Igniting Sparks Through Entrepreneurship

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4-H faculty participated in a Lego project pitch challenge hosted by Louisiana Career Readiness Specialist Christina Hebert. From left are 4-H agents Charles Hebert, Suzanne Troxclair, Kayla Banta and Alisha Okoro. Photo by Christina Hebert

As the emcee called Dakota Rivas’ name at the 4-H University awards ceremony, he felt a surreal sense of pride and surprise. The Avoyelles Parish 4-H team cheered Dakota on as he walked across the stage to receive his medal.

Dakota had successfully pitched Sava Cards and Collectibles, his retro games and comics resale business, earlier that week at the 4-H University Tiger Tank contest. The “Shark Tank” inspired competition offered eighth through 12th graders the opportunity to present a business idea to a panel of “tigers.” The panel was made up of contest judges who have experience in entrepreneurship, finance and economic development.

Dakota first learned about the contest through his engineering and geometry teacher, Jean Andrus. Andrus encouraged Dakota to enter the contest by submitting a business plan and preparing a pitch.

The statewide competition is for youth interested in entrepreneurship. The goal is to help students cultivate an entrepreneurial mindset by challenging them to sharpen their creativity, problem-solving and public speaking skills. Youth can compete in the Ideation division if they have an idea for a business, or the Up and Running division if they already have a business. Many of the contest alumni have turned their 4-H projects into businesses.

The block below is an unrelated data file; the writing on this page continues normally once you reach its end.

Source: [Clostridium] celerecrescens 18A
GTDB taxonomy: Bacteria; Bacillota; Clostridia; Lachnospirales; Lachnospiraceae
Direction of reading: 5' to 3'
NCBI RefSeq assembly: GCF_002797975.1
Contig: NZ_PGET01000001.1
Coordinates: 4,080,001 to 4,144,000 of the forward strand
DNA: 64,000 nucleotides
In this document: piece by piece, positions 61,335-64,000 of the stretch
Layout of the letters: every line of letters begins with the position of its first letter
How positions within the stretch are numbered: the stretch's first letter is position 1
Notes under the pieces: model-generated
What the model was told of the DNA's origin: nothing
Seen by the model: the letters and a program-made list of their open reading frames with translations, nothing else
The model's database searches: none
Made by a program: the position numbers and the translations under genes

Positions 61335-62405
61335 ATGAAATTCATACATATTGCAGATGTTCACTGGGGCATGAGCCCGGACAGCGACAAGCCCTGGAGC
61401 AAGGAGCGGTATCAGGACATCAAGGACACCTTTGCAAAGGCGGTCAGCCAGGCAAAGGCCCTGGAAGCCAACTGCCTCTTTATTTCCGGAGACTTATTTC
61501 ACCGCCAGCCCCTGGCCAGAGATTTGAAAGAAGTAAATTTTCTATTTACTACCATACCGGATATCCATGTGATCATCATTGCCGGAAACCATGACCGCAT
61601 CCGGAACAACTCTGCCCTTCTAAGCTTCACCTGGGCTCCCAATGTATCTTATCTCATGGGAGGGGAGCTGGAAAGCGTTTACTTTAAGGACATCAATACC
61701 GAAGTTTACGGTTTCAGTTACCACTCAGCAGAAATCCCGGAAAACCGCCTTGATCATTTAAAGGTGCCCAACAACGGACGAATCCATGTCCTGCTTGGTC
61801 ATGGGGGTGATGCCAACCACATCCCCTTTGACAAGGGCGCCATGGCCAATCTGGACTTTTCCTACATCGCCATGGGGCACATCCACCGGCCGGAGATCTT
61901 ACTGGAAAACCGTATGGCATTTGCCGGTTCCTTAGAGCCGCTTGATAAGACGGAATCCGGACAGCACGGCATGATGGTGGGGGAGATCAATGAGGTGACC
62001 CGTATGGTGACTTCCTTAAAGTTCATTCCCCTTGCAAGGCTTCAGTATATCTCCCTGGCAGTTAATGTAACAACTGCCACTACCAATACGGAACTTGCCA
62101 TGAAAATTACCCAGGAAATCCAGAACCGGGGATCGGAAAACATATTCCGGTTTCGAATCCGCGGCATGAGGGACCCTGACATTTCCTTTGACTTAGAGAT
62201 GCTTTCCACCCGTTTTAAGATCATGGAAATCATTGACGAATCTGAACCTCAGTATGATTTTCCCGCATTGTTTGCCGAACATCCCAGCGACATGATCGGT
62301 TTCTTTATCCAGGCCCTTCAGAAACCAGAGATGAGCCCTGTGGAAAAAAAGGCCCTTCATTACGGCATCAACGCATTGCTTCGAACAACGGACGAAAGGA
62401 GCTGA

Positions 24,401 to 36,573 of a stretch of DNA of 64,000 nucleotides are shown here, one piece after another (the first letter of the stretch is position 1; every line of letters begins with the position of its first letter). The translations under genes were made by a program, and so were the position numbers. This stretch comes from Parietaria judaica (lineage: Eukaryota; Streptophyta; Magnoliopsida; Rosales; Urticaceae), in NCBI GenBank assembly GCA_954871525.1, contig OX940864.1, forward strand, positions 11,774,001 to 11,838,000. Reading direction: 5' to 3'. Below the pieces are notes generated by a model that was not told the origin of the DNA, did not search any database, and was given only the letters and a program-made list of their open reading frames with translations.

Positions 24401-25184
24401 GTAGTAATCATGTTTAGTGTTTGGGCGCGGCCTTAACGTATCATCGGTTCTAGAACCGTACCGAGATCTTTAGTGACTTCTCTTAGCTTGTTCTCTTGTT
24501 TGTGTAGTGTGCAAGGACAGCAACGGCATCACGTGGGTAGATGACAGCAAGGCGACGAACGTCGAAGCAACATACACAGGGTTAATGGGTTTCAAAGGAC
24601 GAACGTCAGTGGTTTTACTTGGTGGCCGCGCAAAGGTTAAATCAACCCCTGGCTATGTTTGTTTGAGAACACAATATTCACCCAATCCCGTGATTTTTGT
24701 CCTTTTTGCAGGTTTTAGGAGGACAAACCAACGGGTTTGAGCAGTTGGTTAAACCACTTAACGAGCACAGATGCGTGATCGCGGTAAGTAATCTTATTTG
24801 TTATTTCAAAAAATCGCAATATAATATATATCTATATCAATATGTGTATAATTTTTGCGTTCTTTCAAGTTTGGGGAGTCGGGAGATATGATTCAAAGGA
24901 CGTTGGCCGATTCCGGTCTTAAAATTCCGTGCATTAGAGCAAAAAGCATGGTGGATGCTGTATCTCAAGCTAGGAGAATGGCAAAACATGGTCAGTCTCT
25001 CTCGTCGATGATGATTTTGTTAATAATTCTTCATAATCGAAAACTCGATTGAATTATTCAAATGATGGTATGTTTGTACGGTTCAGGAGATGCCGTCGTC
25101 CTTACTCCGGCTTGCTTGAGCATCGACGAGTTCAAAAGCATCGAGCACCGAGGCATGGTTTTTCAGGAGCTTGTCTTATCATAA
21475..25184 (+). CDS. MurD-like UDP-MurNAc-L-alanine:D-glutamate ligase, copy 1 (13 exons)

Louisiana 4-H has partnered with the Louisiana Center for Afterschool Learning and the Mott Foundation to provide training for 4-H agents and financial support for entrepreneurship programing through mini grants.

Professional development trainings are provided annually for faculty members who received the grants. The trainings feature various Lego challenges to promote innovation and creativity, along with case studies and an interactive business model simulation.

2022-2023 Mini Grant Highlights

East Carroll Parish

The East Carroll Parish 4-H Program partnered with the East Carroll Parish School Board and Jobs for America’s graduates to teach introductory entrepreneurship and business lessons to 56 students at Griffin Middle Academy. After completing the lessons, students were offered the opportunity to participate in the 4-H Entrepreneur Pitch Contest. They created prototypes, flyers and business plans. The final event was a pitch contest judged by local entrepreneurs and attended by teachers, principals and the school board president. This program taught teamwork, leadership, public speaking and how to prepare an effective persuasive presentation.

Ouachita Parish

Ouachita Parish 4-H hosted an Entrepreneurship Workshop where youth could create prototypes with various art supplies. Through this experience, the 18 participants were able to practice career readiness skills, such as problem-solving, financial management and public speaking.

Youth created prototypes and pitched their business ideas to their peers. Their products included a glow in the dark sea lamp, a “Sock ’em, Throw ’em” game, a trash pulley and a robot.

East Baton Rouge Parish

Eighty-five ninth graders participated in enrichment classes featuring lessons provided by National Lemonade Day and adapted for local youth. Participants also had an opportunity to compete at the annual Crawfish King Cook-Off in Baton Rouge.

East Baton Rouge Parish 4-H collaborated with Baton Rouge Big Buddy to provide this enrichment opportunity to three high schools. As part of the program, students crafted business plans for opening and operating lemonade stands on their campuses. This real-world application allowed them to delve into the intricacies of entrepreneurship, from conceptualization to execution.